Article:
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Remedies for Chiron: Interview with m. patchwork monoceros
Poet and interdisciplinary artist m. patchwork monoceros’s debut Remedies for Chiron (Radiant Press) is a collection of poems about finding a place to exist in the intersections of young, queer, Black, and disabled. We had the opportunity to chat with the poet about their new book, the interplay between one’s history and artmaking, and how being a writer is a way of “creating my own doors, or portals, into worlds that are buoyant and bursting with acceptance and comfort, an ease of existing.”
All Lit Up: You recently published a poetry collection Remedies for Chiron with Radiant Press. Can you tell us a little about your book and your poetic style? How does your qrip (queer + crip) and Black identity show up in your writing?
m. patchwork monoceros: This book is my first published collection of poetry. These poems were written from my early 20s into my early 30s. It covers a lot of the intimate personal experiences I was navigating during those years; especially what it was like to live at the intersection of my marginalized identities in a city that always felt a little bit faster than I could keep up with.
In terms of style, a few of the pieces were written paying particular attention to form so “dial tone,” “construction,” “looking up with feet on ground” as well as the introductory poems to each chapter. I like the constraints and freedoms that writing within a form offers as much as I appreciate being able to b be more free form poet and spiritually improvisational.
My qrip and Black identity show up in my writing because I am writing it and I’m a qrip and Black person. A lot of this book is trying to find a place where I could not just belong but expand and unmask though I may not have phrased it that way at the time. The searching for kinship, understanding, validation was a primary objective. Especially as someone in their younger adulthood it was very important to me to have the parts of myself that I had knowingly repressed during high school and earlier aerated into my regular life. I mostly believe in keeping secrets. I think there’s a time and a place for them. I don’t believe in forcing yourself to be the secret to be protected from the judgment, discrimination, or violence from people that you know and love and care about and vice versa. So the years leading up to beginning to writing those first poems, you know.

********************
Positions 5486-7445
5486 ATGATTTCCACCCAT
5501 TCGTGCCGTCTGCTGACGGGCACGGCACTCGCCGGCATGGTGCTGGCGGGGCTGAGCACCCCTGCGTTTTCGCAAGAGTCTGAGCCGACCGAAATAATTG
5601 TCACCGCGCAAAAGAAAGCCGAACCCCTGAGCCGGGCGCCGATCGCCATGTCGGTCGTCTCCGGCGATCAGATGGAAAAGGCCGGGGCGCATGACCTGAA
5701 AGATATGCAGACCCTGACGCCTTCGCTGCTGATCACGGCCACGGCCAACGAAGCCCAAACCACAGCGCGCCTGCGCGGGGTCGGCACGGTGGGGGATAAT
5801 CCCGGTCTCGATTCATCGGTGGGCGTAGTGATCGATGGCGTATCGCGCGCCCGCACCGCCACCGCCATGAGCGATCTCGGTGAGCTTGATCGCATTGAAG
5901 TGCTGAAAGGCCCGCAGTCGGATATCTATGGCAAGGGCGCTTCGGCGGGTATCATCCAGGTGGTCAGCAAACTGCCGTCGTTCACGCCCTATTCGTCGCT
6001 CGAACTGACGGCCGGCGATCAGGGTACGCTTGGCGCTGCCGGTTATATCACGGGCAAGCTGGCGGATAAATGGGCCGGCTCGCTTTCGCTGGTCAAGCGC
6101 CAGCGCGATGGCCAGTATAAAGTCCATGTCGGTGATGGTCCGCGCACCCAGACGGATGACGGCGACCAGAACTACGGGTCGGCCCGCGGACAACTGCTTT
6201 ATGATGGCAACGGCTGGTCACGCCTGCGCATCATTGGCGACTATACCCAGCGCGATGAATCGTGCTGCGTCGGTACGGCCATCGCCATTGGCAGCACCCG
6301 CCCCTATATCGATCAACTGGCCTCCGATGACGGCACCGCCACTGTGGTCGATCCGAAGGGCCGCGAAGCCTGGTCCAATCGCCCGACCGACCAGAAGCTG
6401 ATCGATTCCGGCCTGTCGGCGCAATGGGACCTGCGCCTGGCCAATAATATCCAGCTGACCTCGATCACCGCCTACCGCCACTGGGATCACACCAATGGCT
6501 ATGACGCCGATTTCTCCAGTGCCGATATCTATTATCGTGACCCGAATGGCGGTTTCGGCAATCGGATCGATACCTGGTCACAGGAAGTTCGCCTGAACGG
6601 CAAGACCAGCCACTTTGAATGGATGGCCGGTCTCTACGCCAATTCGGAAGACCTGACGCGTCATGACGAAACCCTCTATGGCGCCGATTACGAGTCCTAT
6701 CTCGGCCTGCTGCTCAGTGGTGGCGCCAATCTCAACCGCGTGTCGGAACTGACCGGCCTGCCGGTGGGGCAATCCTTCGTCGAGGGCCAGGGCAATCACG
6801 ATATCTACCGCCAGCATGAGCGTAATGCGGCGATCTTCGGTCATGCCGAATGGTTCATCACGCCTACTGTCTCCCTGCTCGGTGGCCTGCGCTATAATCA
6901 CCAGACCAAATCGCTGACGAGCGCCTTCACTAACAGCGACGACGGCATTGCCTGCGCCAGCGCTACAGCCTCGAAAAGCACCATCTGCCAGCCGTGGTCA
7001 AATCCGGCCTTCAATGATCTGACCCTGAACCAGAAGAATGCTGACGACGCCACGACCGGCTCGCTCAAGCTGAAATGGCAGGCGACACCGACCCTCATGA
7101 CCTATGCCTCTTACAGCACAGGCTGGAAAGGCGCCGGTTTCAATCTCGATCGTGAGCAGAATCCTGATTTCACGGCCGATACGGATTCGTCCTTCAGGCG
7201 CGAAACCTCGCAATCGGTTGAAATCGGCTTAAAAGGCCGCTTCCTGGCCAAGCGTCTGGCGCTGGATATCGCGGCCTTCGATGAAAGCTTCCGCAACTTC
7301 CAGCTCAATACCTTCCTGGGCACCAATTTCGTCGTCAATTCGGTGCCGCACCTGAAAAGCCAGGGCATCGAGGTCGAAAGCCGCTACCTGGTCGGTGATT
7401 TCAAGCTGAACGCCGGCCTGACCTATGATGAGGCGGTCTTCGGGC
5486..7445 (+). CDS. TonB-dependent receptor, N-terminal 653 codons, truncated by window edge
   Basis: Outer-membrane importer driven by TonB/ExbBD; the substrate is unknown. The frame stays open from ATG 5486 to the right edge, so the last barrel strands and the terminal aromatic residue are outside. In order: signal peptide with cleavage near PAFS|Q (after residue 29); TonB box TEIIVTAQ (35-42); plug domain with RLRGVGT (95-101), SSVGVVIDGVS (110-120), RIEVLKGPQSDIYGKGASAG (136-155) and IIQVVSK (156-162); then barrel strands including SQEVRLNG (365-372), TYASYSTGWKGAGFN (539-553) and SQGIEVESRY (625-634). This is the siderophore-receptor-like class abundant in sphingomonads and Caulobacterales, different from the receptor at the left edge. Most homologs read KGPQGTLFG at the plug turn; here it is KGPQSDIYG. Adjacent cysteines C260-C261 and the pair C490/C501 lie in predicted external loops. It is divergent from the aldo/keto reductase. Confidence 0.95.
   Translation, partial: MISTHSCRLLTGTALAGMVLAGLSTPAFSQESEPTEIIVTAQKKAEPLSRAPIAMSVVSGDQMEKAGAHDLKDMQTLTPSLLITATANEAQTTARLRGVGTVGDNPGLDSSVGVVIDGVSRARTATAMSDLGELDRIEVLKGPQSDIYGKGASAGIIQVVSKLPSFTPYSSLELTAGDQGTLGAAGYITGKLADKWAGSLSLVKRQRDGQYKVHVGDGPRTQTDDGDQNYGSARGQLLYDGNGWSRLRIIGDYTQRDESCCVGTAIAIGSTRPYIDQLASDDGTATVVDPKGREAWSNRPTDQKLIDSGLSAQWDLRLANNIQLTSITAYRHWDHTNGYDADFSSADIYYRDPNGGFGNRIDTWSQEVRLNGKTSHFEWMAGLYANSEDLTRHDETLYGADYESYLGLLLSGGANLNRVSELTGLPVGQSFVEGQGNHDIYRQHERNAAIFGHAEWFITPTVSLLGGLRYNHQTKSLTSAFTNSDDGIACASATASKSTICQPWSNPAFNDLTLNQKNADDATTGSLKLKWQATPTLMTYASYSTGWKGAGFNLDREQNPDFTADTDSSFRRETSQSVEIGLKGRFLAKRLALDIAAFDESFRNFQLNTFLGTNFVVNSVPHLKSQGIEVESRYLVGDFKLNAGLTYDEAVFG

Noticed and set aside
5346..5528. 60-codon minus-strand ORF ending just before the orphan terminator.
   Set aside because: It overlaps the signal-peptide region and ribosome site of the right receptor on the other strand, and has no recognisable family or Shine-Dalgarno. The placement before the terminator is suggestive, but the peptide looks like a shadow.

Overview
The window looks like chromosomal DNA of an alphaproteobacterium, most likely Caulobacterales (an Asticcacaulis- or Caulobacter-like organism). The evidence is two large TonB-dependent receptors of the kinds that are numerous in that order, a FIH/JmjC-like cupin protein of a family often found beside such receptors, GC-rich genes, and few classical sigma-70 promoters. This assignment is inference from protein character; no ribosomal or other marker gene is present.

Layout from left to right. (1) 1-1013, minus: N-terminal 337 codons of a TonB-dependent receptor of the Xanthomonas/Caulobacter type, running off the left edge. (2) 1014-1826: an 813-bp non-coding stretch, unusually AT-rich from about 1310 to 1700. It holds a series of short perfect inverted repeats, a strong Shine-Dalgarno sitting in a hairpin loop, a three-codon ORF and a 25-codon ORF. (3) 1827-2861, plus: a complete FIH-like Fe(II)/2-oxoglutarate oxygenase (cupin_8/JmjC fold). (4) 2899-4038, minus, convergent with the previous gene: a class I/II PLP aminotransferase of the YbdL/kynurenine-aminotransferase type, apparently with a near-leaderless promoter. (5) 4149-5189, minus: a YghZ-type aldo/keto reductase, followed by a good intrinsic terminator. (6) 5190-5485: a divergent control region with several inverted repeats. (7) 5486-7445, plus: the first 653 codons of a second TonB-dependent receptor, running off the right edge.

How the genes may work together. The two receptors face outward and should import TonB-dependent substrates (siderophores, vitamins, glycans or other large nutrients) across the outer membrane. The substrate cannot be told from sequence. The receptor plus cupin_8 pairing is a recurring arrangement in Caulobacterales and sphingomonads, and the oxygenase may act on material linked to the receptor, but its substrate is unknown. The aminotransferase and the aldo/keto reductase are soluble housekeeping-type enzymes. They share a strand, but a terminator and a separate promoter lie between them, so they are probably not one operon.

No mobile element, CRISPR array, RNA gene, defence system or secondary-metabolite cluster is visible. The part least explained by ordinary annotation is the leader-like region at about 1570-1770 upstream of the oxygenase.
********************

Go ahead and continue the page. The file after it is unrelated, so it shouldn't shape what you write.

I grew up in a predominantly white environment and could never be open about feeling excluded or feeling othered. I’ve always had some limitations with my health and mobility, yet all of my friends growing up were very able-bodied, athletic people. I knew that I was queer well before I got to high school, and I also knew that it wasn’t something I was safe to talk about, even with my closest friends. I was already Black, and an only child in a town of 2.5-kids households, and I had a dead mom that made people uncomfortable to acknowledge. I didn’t want more otherness by adding a non-normative sexuality, in the late ’90s no less.
All through elementary and high school I was hiding my mental health struggles, my self harm, the difficulty I was experiencing at home. The most frequent receiver of these secrets were my journals and notebooks, their pages crowding with emotionally fraught rhyming couplets. And so, writing, collecting, and sharing these poems that very explicitly named my queerness, my disability, my blackness, and mental illness, things like that, were essential to begin to name those things outside of my brain. To begin to find other people with similarly isolating experiences and to have some of the isolation shaved away by finding those people over time.
Even into my 20s there is still so much of myself that I felt I couldn’t share with certain friends or family members, and the weight of carrying that secrecy isn’t one I want to continue carrying; and it isn’t one I want to model for the generations that follow me.
ALU: As an interdisciplinary artist, you work not just with words but textiles and other mediums. How does your art inform your writing? Where do they merge?
mpm: I’m very interested in and energized by the act of untying knots and untangling tangles. Particularly when working with weaving and embroidery, the very small details around tension, thread weight, arm motion and gesture, posture, things like that, all shape the making of it and the shape of the thing when it’s done. For most of the textile arts that I work with, they begin with some kind of blank skeleton or canvas. This is different compared to knitting, crocheting, or lace, for example, where the movement in the creation is making the entirety of the piece. With weaving there’s a warp and a weft thread and the weave only exists because they intermingle. The weft cannot exist without the warp because it doesn’t have anything to be supported by. With the embroidery that I have practiced to this point, I start with fabric and the thread builds onto that to become whatever it’s going to be.
So thinking about the structures that shape my existence, my history, my interest even though I’m very different from the seeds that I came, having a tangle or having an uneven canvas, such as childhood trauma or illness etc., means that the alteration in that scaffolding will affect every part that was created on it.
I allow a lot of imperfections to exist in my textile work and know that those imperfections are only detectable by me and that what others may see or connect with doesn’t factor those in at all.